The history of Champagne goes back a long way and the facts are muddled in the mist of time, so in this article I am forgetting the facts and telling the story my way. When this area of France produced a low quality still white wine, much of it was exported across the sea to England. Sometimes the fermentation process did not complete and some sugar was left in the wine, caused mainly by the cold weather stopping fermentation. When the wine warmed up in spring the fermentation could start again in the bottles. This caused the wine to become sparkling. French winemakers hated these bubbles as they saw it as a flaw, but of course the English loved the sparkling wine (probably, just because the French loathed it).
Another problem with this second fermentation was that it caused bottles to explode, which both French and English agreed was not a good trait. There was a certain young monk who had just been made the cellar master of the Abbey de Hautvillers, Pierre Pérignon. Dom Pérignon is credited with being the inventor of Champagne. Although there is no proof of this, never let facts get in the way of good folklore! The wire cage was added to stop corks popping during secondary fermentation.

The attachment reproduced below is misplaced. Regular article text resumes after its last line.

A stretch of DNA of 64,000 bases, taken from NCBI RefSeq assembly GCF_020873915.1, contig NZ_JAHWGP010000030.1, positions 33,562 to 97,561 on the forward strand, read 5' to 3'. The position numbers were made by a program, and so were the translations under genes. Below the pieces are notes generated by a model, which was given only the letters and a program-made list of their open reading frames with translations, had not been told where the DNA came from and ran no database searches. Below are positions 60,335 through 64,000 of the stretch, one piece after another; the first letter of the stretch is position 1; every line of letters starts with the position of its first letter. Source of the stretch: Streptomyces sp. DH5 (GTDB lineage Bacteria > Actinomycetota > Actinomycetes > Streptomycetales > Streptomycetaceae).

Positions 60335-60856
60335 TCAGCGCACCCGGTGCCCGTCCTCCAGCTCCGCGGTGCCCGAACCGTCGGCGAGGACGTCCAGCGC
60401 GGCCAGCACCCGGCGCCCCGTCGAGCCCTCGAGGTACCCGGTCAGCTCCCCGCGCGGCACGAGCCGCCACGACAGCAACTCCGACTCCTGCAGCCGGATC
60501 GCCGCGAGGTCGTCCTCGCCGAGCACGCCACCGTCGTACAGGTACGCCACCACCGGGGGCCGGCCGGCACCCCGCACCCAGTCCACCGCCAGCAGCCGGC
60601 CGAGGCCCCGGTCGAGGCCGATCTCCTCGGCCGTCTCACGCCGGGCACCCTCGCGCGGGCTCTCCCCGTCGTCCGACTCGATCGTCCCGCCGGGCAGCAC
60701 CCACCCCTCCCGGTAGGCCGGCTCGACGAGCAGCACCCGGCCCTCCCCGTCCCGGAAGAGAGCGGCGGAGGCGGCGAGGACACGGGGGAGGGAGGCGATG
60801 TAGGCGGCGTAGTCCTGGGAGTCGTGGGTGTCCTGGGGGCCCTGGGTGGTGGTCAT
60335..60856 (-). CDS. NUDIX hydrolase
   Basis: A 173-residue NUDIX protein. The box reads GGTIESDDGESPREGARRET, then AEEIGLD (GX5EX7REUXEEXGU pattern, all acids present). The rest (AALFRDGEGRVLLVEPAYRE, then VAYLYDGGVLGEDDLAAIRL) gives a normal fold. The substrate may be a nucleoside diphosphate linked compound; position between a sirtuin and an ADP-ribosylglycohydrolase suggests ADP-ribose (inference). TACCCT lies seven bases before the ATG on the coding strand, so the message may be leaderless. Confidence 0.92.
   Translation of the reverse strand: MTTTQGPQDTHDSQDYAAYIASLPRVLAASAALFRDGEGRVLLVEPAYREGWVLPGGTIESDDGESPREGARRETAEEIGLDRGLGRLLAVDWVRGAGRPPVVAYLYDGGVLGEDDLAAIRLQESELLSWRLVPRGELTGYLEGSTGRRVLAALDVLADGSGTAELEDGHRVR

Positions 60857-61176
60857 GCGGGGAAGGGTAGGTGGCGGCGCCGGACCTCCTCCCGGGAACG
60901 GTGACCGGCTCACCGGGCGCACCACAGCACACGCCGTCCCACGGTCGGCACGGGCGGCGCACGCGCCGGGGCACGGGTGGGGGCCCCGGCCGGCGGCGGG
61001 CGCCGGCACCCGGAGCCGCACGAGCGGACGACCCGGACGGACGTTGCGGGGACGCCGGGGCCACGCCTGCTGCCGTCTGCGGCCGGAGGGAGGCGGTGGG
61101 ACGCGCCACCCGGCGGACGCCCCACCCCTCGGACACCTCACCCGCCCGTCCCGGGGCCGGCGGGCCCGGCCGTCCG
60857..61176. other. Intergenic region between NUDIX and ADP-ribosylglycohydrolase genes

A young lady called Barbe-Nicole Ponsardin married a wine maker call François Clicquot but she was widowed 6 years later at the young age of 27. She was then known as the widow Clicquot (Veuve Clicquot). She invented the rack that is used for riddling, the process which allows the gradual turning and moving of the bottles from horizontal to vertical. This moves the dead yeast cells and sediments to the neck of the bottle, dégorgement then takes place: the neck of the bottle is frozen and the frozen pellet of sediment is removed from the bottle; the bottle is then topped up and resealed.
The process of dégorgement weakens the neck of the bottle and allows the bottles to be opened with a champagne sabre. Napoleon’s officers are said to have opened bottles with the back of their sabre while riding out of her vineyard trying to impress the young Veuve Clicquot. I was taught this technique by Moët & Chandon at the Commodore Hotel, North Devon in a weekend course on Champagne, also in the distant past.
You cannot talk about the myths of Champagne without a mention of the champagne coupe, the saucer shaped glass which these days is less popular than the flute. The coupe is said to have been modelled on the breast of Marie Antoinette, but just to finish on an up for Les Anglais, the coupe was actually invented 100 years earlier to her – in England.